June 21, 2021 | By Robert Gahagan
While the Federal Reserve (Fed) left monetary policy unchanged at its June 16, 2021, meeting, it moved up the potential timeline for raising rates. In a surprise hawkish move, policymakers hinted they may raise the federal funds rate target off its near-0% level by late 2023.
The federal funds rate target has remained unchanged since March 2020, when the Fed took aggressive action to combat the pandemic’s devastating economic effects. As recently as March 2021, the central bank indicated it would hold rates steady through 2023. But the economy’s quick turnaround combined with a significant jump in inflation prompted the Fed to accelerate its rate-hike outlook.
Despite the recent sharp gains in inflation, the Fed believes the uptick remains transitory and largely due to supply/demand imbalances. At the same time, Fed Chair Jerome Powell also emphasized the central bank will act if inflation overshoots the Fed’s projections.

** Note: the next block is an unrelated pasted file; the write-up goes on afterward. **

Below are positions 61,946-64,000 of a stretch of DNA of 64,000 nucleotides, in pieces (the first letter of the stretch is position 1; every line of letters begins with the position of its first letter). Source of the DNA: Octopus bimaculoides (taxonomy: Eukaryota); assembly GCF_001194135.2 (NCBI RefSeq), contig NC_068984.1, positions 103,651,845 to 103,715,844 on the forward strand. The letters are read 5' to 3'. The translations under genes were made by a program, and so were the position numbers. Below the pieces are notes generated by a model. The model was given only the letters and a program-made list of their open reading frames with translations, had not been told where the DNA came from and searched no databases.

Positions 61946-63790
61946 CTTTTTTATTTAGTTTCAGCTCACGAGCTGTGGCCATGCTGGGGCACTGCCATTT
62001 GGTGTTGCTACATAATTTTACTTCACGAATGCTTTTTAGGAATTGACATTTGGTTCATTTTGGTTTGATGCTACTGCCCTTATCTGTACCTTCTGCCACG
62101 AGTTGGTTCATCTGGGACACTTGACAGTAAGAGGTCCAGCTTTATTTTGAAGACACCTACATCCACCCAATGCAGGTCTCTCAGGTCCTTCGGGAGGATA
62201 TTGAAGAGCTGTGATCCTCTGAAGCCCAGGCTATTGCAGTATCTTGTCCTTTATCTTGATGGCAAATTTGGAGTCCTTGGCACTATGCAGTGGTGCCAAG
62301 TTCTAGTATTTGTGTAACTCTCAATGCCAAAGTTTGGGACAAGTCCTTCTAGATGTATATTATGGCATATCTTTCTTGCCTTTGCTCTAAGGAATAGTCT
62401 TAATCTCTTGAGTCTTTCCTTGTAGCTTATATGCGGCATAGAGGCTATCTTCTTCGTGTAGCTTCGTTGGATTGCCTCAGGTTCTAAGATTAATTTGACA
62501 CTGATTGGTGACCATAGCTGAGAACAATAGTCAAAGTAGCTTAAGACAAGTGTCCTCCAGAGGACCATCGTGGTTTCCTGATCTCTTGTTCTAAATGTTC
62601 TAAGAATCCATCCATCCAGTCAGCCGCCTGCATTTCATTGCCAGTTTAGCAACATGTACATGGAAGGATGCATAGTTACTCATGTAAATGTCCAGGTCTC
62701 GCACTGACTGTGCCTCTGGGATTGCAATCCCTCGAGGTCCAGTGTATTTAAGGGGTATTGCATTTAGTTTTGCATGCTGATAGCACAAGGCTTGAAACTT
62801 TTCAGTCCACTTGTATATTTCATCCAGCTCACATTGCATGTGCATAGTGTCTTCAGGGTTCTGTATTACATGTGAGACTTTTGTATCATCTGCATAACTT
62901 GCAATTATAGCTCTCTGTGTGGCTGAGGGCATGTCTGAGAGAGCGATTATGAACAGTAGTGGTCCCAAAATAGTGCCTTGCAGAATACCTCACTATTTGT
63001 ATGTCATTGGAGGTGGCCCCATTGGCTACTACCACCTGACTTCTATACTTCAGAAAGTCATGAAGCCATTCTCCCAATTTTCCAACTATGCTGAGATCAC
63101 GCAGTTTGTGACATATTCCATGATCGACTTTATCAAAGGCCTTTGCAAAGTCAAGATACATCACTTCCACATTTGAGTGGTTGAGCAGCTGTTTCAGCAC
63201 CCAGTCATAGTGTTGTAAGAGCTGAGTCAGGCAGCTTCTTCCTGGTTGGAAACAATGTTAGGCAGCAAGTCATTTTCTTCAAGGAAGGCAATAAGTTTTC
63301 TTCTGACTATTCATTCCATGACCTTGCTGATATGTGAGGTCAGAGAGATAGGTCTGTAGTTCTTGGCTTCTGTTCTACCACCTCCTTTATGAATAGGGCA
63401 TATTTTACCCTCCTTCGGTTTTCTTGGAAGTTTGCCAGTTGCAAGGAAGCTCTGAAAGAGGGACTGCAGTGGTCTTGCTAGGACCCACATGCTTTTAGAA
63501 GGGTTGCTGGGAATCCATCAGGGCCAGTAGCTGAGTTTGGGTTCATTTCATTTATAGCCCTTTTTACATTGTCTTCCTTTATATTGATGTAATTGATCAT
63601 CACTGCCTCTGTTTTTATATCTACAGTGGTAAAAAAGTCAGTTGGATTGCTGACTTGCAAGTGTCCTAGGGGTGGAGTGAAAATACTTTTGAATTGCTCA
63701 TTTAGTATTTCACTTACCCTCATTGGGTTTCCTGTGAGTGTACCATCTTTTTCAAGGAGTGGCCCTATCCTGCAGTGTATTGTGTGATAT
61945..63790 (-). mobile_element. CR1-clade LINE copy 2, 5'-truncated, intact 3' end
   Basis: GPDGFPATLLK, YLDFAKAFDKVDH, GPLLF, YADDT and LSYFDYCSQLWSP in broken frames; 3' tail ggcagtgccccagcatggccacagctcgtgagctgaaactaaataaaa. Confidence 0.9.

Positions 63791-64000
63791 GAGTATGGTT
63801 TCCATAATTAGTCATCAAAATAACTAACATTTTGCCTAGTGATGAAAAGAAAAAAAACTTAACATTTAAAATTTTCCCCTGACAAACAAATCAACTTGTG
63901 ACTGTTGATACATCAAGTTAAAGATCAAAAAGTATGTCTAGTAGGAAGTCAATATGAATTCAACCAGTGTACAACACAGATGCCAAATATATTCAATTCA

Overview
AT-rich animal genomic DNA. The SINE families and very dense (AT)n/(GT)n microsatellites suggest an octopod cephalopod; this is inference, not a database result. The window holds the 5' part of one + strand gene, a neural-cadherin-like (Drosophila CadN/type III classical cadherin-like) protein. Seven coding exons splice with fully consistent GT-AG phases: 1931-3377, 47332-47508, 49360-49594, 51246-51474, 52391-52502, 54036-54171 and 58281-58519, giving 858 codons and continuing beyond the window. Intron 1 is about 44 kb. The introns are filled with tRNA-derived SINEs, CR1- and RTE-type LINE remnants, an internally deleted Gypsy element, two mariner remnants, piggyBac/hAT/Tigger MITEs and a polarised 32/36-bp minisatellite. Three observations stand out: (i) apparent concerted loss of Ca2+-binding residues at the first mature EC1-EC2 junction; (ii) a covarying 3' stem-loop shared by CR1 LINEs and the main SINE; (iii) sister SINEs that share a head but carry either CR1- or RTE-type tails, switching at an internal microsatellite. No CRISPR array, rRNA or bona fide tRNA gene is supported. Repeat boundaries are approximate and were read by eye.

In our view, inflation will likely settle at a rate higher than the market is currently pricing. We believe three factors will continue to push prices higher:
Meanwhile, the Fed maintained its $120 billion monthly bond purchases launched last year to support the economic recovery. Policymakers reiterated their commitment to achieving maximum employment and sustainable 2% annual inflation before reducing their bond purchases or raising rates.
By suggesting rates may be higher by late 2023, the Fed took baby steps toward tapering, or gradually removing its policies that aid economic growth. In our view, avoiding the topic of tapering would have been reckless. Nevertheless, the runway to hiking rates could remain long. And Powell cautioned to take the rate projections “with a grain of salt.”
Overall, we believe the Fed exhibited “academic honesty” by acknowledging the rebound in the economy, reductions in the spread of the virus, and rise in inflation. Nevertheless, Powell seemed to qualify some of that optimism, stating “reaching the standard of substantial further progress is still a ways off.”
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